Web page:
“What a difference.” Some thought to themselves, “Is he ok?” Others questioned and yet still others accused “He’s on drugs!” Many attacked his character and others made fun of his appearance. The once robust physique outlined with well defined muscles and athletic built was replaced by a fragile frame with skinny limbs covered in baggy clothes. His drawn face also bore evidence of his weight loss and while the world questioned him about his changes in appearance, no answer came. Until his death.
Chadwick Boseman, who played T’Challa in the renowned movie, The Black Panther, died at the age of 43 from colon cancer. According to the last tweet made from his twitter account, “Chadwick was diagnosed with stage III colon cancer in 2016, and battled with it these last 4 years as it progressed to stage IV. ” (Chadwick Boseman's twitter page, August 28, 2020) After his death, millions of fans across the world offered their condolences to his family and expressed regret at his passing. Some even offered an apology for their misguided assumptions, however, those apologies came too late because he would never receive them.
There are so many times when we see others not looking their best and we feel the need to express our concern and in some cases, even criticise, without truly knowing what they are going through. And while it is OK to express our concerns, we must be mindful of the way in which this is done. People are at different stages of their lives and may be fighting battles that no one knows about.
Paul encouraged the Colossian church to “Let your conversation be always full of grace, seasoned with salt, so that you may know how to answer everyone.” (Colossians chapter 4, verse 6) In the Apostle Paul’s time, salt was used as a currency and soldiers were often paid with a handful of salt. It was also used as a preservative to prevent meat from spoiling and others used it to help in the treatment and cleaning of wounds. Salt is also known to add flavour to whatever it is added.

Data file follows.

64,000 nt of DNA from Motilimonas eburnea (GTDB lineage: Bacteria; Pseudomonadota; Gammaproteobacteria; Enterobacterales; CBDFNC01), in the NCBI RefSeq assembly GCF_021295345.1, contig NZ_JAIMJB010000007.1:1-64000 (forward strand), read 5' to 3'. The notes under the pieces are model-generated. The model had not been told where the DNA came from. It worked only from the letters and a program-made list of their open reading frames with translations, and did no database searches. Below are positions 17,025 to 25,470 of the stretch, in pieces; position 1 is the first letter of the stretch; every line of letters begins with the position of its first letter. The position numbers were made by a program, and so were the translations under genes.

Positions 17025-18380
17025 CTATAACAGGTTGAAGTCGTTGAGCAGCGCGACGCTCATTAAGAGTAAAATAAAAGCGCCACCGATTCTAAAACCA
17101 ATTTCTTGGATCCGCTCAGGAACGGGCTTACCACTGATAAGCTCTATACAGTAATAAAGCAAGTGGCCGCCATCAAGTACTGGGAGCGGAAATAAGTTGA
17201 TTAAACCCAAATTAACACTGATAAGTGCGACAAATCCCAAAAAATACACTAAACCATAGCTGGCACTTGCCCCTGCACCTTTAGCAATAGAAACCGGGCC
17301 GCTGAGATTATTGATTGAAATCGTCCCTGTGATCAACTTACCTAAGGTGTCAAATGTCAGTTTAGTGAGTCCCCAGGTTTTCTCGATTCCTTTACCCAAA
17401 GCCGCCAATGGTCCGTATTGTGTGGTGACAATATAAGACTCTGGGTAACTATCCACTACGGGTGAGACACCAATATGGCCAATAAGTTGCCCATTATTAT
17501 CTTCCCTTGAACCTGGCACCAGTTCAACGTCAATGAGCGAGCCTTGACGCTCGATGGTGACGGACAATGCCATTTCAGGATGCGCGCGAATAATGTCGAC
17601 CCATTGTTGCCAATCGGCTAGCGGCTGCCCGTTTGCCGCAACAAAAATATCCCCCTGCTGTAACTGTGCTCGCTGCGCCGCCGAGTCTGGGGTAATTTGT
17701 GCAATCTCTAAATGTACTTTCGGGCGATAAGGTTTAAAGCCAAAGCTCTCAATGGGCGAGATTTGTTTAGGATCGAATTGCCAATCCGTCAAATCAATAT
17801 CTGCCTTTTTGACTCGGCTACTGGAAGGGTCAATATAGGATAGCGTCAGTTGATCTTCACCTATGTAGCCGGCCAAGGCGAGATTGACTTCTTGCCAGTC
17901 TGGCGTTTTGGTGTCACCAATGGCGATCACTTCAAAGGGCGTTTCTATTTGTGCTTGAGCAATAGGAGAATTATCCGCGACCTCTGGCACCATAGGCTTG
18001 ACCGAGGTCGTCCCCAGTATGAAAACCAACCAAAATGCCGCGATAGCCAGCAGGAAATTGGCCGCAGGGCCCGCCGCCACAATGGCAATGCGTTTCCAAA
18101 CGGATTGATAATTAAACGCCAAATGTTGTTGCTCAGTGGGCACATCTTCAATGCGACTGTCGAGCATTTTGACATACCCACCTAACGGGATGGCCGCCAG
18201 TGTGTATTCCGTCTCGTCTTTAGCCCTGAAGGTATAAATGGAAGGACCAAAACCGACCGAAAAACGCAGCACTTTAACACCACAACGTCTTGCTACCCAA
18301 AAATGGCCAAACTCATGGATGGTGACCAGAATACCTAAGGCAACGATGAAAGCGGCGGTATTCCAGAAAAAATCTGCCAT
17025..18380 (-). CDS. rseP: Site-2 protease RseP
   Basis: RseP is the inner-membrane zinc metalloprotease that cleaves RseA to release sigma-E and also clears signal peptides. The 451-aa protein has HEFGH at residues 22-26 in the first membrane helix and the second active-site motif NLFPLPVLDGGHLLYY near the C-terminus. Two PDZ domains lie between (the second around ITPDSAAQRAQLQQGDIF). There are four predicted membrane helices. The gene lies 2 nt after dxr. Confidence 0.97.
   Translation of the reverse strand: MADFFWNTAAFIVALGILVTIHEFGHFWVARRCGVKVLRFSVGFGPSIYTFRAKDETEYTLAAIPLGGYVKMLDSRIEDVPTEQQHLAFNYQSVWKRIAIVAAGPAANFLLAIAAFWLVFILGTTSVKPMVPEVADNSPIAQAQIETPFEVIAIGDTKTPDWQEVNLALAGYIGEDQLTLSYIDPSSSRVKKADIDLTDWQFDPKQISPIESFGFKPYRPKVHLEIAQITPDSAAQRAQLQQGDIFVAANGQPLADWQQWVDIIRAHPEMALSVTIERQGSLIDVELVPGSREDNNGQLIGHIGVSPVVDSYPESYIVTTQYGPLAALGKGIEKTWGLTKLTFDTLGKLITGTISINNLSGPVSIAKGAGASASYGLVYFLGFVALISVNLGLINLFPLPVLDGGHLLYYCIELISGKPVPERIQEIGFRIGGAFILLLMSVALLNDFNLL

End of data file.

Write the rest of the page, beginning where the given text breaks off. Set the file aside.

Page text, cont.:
Our conversations should be no different. While our words may not necessarily be used as currency, like salt, it however can be used as an asset, that is “a useful or valuable thing.” (Dictionary.com) We can use our words to impact lives and promote changes. Our words have the power to help in treating emotional wounds or to aid in causing deep emotional scars. What you do with your words is up to you, but I implore you to use it to encourage and inspire and add 'flavour' to the lives of others.
“Do not let any unwholesome talk come out of your mouths, but only what is helpful for building others up according to their needs, that it may benefit those who listen.” (Ephesians chapter 4, verse 29)
Growing up I would often hear “If you have nothing good to say, then don’t say anything”; but over the years I have learnt that even when you have something bad to say, it is how you say it that really makes the difference. No matter what the message is, we must ensure that our speech, and if necessary too, our correction, is gentle and full of love and does not come off as aloof or condescending.
As highlighted above, our words are powerful and can have a lasting effect. When offering criticism, don’t focus on the negative but ensure that positive aspects of whatever is being assessed is pinpointed. This may not always be easy, but it will certainly be beneficial to the receiver as the criticism offered can promote growth (whether big or small) in the individual’s life.
Do it all for Christ
The words we speak ought to convey respect, humility and love to those around us and even to ourselves. Oftentimes however, much more than our word is required. We must show others with our actions that we really mean what we say and sometimes, this may require for us to go the extra mile. Sometimes, this may mean investing our time, money, resources and even our skills and talents to motivate and impact the lives of others.
In an interview, Chadwick Boseman once recited the humbling words “When I stand before God at the end of my life, I would hope that I would not have a single bit of talent left, and could say, ‘I used everything You gave me.” (Erma Bombeck) Chadwick was a talented man on camera but he also gave of himself to the service of others off camera. While you and I may not be fortunate to inspire people through a fictional superhero as he did, we can still impact others through our different gifts and talents and even our speeches. More importantly, we can impact God’s kingdom. Remember the words of the Apostle Paul, “Whatever you do, work at it with all your heart, as working for the Lord, not for people” (Colossians chapter 3, verse 22)
Rose-Ann Durant is a young Christian from Kingston, Jamaica, who is currently living in the island of Barbados. She is an ardent reader who enjoys going to the beach, river and spending time outdoors.